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Research Papers

Actuation Redundancy as a Way to Improve the Acceleration Capabilities of 3T and 3T1R Pick-and-Place Parallel Manipulators

[+] Author and Article Information
David Corbel, Marc Gouttefarde, Olivier Company

LIRMM, Universite Montpellier 2, CNRS, 161 rue Ada, 34392 Montpellier, France

François Pierrot1

LIRMM, Universite Montpellier 2, CNRS, 161 rue Ada, 34392 Montpellier, Francepierrot@lirmm.fr

1

Corresponding author:

J. Mechanisms Robotics 2(4), 041002 (Aug 30, 2010) (13 pages) doi:10.1115/1.4002078 History: Received September 22, 2009; Revised June 07, 2010; Published August 30, 2010; Online August 30, 2010

This paper analyzes the possible contribution of actuation redundancy in obtaining very high acceleration with parallel robot manipulators. This study is based on redundant and nonredundant Delta/Par4-like manipulators, which are frequently used for pick-and-place applications, and addresses the cases of translational manipulators (also called 3T manipulators) and manipulators with Schoenflies motions (also called 3T1R manipulators). A dynamic model, valid for both redundant and nonredundant manipulators, is used to analyze the moving platform’s acceleration capabilities: (i) at zero speed and in any direction and (ii) at zero speed in the “best” direction. The results show that actuation redundancy makes it possible to homogenize dynamic capabilities throughout the workspace and to increase the moving platform’s accelerations. Designs of redundant Delta/Par4-like manipulators capable of high acceleration pick-and-place trajectories are presented for both 3T and 3T1R manipulators.

Copyright © 2010 by American Society of Mechanical Engineers
Topics: Manipulators
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Figures

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Figure 1

Delta/Par4-like manipulator geometric parameters

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Figure 2

Heli4 moving platform

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Figure 3

Forearm mass considered as point mass

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Figure 4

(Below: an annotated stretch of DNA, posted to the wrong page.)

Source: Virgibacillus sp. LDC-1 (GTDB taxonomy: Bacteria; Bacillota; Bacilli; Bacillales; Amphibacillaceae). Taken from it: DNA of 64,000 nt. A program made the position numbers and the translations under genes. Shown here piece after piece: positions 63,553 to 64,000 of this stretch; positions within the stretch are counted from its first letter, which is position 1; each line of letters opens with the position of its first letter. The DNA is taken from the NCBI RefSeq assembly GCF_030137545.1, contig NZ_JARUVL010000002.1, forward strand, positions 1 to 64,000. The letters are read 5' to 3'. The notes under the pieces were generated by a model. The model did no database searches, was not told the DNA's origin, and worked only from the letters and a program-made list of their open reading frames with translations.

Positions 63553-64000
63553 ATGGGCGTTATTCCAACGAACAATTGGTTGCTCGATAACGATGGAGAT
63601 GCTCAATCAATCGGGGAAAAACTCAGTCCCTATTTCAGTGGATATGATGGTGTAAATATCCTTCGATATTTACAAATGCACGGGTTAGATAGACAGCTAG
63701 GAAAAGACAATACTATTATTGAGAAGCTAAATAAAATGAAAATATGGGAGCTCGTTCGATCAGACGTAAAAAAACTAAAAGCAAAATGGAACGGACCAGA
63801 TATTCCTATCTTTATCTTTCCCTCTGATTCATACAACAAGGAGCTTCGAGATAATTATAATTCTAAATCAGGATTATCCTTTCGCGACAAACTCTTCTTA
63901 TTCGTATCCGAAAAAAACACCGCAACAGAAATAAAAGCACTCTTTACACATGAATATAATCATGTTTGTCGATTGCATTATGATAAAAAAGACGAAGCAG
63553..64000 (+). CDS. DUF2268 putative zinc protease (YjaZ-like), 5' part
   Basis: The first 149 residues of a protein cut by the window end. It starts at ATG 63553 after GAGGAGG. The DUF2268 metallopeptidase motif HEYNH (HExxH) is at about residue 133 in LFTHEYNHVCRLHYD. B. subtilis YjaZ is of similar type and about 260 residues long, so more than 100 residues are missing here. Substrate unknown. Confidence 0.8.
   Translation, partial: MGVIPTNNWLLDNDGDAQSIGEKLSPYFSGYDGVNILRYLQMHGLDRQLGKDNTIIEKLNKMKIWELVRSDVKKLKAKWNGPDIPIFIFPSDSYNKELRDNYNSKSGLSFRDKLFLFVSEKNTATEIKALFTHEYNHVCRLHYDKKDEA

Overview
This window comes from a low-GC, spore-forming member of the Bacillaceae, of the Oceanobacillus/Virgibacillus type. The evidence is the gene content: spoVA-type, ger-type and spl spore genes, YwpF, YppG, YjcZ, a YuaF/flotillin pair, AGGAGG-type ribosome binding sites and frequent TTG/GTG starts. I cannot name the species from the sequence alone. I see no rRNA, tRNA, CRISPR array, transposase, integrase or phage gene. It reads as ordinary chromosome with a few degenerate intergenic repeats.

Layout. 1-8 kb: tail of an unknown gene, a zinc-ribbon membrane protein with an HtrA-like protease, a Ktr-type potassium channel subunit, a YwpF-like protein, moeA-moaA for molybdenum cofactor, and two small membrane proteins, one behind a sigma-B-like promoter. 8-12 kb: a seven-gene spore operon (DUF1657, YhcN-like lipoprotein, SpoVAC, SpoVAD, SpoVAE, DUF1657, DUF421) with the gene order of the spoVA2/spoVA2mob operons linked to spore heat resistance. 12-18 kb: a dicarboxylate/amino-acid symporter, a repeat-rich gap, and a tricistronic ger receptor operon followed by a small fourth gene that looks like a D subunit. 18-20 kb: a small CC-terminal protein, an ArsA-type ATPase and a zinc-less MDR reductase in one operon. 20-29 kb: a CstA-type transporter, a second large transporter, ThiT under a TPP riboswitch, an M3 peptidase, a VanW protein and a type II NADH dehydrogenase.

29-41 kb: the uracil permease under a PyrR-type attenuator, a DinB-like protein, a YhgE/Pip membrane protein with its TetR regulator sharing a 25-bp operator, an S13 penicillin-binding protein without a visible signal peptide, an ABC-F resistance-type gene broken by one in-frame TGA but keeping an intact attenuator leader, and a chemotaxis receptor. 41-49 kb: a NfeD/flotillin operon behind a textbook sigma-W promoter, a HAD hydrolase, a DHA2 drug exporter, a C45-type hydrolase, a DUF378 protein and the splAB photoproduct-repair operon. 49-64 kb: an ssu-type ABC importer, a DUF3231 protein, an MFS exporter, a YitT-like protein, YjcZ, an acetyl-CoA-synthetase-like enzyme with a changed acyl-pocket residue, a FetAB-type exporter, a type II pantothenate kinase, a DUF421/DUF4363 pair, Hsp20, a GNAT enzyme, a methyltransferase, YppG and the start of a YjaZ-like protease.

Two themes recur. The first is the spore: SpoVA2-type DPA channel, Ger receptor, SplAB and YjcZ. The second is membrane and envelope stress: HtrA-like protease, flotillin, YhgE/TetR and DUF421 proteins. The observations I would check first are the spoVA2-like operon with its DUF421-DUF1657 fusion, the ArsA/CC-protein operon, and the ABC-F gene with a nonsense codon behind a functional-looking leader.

Illustration of the comparison indices

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Figure 5

MATLAB sketch of the considered Delta/Par4-like 3T parallel manipulators: (a) NR, (b) R4, and (c) R6

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Figure 6

Trajectory with 100 G acceleration in Cartesian space

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Figure 7

Extreme points of the trajectories

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Figure 8

Actuator torques needed for the four trajectories in the case of the best R4 manipulator

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Figure 9

Min-max moving platform acceleration ẍmin max of the best R4 in planes z={−0.53,−0.48,−0.43} m

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Figure 10

Maximum possible moving platform acceleration ẍmax of the best R4 in planes z={−0.53,−0.48,−0.43} m

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Figure 11

CAD model of the best R4 parallel manipulator

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Figure 12

MATLAB sketch of the (a) Heli4 and (b) HeliR6 manipulators

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Figure 13

Min-max moving platform acceleration ẍmin min of the best HeliR6 in planes z={−0.51,−0.46,−0.41}

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Figure 14

Maximum possible moving platform acceleration ẍmax of the best HeliR6 in planes z={−0.51,−0.46,−0.41}

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Figure 15

CAD model of the best HeliR6

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